- Sierpinski, Waclaw. General Topology. Translated by C. Cecilia Krieger. Repring. Dover Books on Mathematics. Mineola, N.Y: Dover Publications, Inc., 2020.
- Viru, O. Ya., O.A. Ivanov, N. Yu. Netsvetaev, and V.M. Kharlamov. Elementary Topology: Problem Textbook. American Mathematical Society, 2008.
- Waldmann, Stefan. Topology: An Introduction. Springer, 2014.
- Willard, Stephen. General Topology. Dover Books on Mathematics. Mineola, N.Y: Dover Publications, Inc., 2004.

AI generated featured photo courtesy of Glif Alpha

The text for the class will be *Rational Points on Elliptic Curves* (Springer, Undergraduate Texts in Mathematics) by Joseph H. Silverman and John T. Tate. He expects to follow and rely more on it versus handing out his own specific lecture notes.

He mentioned that while it would suggest a more geometric flavor, which it will certainly have, the class will carry an interesting algebraic component which those not familiar with the topic may not expect.

To register, look for the listing sometime in the coming month or so when the Winter catalog is released.

*(UCLA Extension)*

Topics to be discussed include the isomorphism theorems; ascending and descending chain conditions; prime and maximal ideals; free, simple, and semi-simple modules; the Jacobson radical; and the Wedderburn-Artin Theorem.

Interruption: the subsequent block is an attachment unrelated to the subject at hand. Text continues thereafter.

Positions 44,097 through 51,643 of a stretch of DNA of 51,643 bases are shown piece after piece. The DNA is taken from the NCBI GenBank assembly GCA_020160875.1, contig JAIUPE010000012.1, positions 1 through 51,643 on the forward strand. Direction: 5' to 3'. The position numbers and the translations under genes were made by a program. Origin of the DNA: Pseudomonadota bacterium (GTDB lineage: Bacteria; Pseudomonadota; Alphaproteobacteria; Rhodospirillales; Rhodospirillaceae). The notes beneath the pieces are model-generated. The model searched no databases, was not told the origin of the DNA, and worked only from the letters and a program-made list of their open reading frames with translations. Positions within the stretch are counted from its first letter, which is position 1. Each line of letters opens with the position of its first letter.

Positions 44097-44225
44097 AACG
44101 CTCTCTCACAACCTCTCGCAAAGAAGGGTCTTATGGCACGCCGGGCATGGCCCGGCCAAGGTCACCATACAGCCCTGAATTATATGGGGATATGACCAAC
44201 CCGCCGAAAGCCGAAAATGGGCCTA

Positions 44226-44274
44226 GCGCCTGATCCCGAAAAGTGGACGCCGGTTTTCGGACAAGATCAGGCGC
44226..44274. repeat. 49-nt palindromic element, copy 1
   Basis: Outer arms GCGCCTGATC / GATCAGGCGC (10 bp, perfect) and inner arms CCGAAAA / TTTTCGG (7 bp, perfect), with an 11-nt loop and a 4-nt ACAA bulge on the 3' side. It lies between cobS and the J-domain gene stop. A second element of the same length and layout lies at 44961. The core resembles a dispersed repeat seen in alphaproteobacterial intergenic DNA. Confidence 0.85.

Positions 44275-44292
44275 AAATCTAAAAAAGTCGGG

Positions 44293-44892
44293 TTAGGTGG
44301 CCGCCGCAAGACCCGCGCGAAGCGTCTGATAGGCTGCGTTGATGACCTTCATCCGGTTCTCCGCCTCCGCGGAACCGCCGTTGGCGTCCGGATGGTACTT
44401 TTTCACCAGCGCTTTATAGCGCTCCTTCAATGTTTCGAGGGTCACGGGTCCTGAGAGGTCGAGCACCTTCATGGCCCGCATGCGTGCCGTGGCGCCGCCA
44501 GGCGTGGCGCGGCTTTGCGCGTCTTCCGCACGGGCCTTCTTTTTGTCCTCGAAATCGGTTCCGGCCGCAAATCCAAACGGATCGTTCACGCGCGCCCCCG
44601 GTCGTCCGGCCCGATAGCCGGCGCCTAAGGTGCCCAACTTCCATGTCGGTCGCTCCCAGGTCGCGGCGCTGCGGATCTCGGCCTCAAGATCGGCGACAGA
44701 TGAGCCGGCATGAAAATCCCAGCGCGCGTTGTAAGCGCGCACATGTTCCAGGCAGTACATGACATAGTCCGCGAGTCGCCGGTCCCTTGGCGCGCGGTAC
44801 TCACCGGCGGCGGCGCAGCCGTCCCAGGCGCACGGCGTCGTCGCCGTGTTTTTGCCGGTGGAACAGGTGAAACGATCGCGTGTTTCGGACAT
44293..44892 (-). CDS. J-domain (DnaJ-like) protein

Ring theory is a branch of abstract algebra that deals with sets—for example, the collection of all integers—that admit both additive and multiplicative operations. Modules generalize the notion of vector spaces, but with scalars drawn from a ring rather than a field. Beginning with a survey of the basic notions of rings and ideals, the course explores some of the elegant algebraic structuring that defines the behavior of rings—both commutative and non-commutative—and their associated modules. Topics to be discussed include the isomorphism theorems; ascending and descending chain conditions; prime and maximal ideals; free, simple, and semi-simple modules; the Jacobson radical; and the Wedderburn-Artin Theorem. Theory will be motivated by numerous examples drawn from familiar realms of number theory, linear algebra, and real analysis.

We’re mounting a study group on quantum mechanics based on Peter Woit‘s Introduction to Quantum Mechanics course from 2022. We’ll be using his textbook *Quantum Theory, Groups and Representations:An Introduction* (free, downloadable .pdf) and his lectures from YouTube.

Shortly, we’ll arrange a schedule and some zoom video calls to discuss the material. If you’d like to join us, send me your email or leave a comment so we can arrange meetings (likely via Zoom or similar video conferencing).

Our goal is to be informal, have some fun, but learn something along the way. The suggested mathematical background is some multi-variable calculus and linear algebra. Many of us already have some background in Lie groups, algebras, and representation theory and can hopefully provide some help for those who are interested in expanding their math and physics backgrounds.

Everyone is welcome!

## Theory and Applications of Continued Fractions MATH X 451.50 | Fall 2022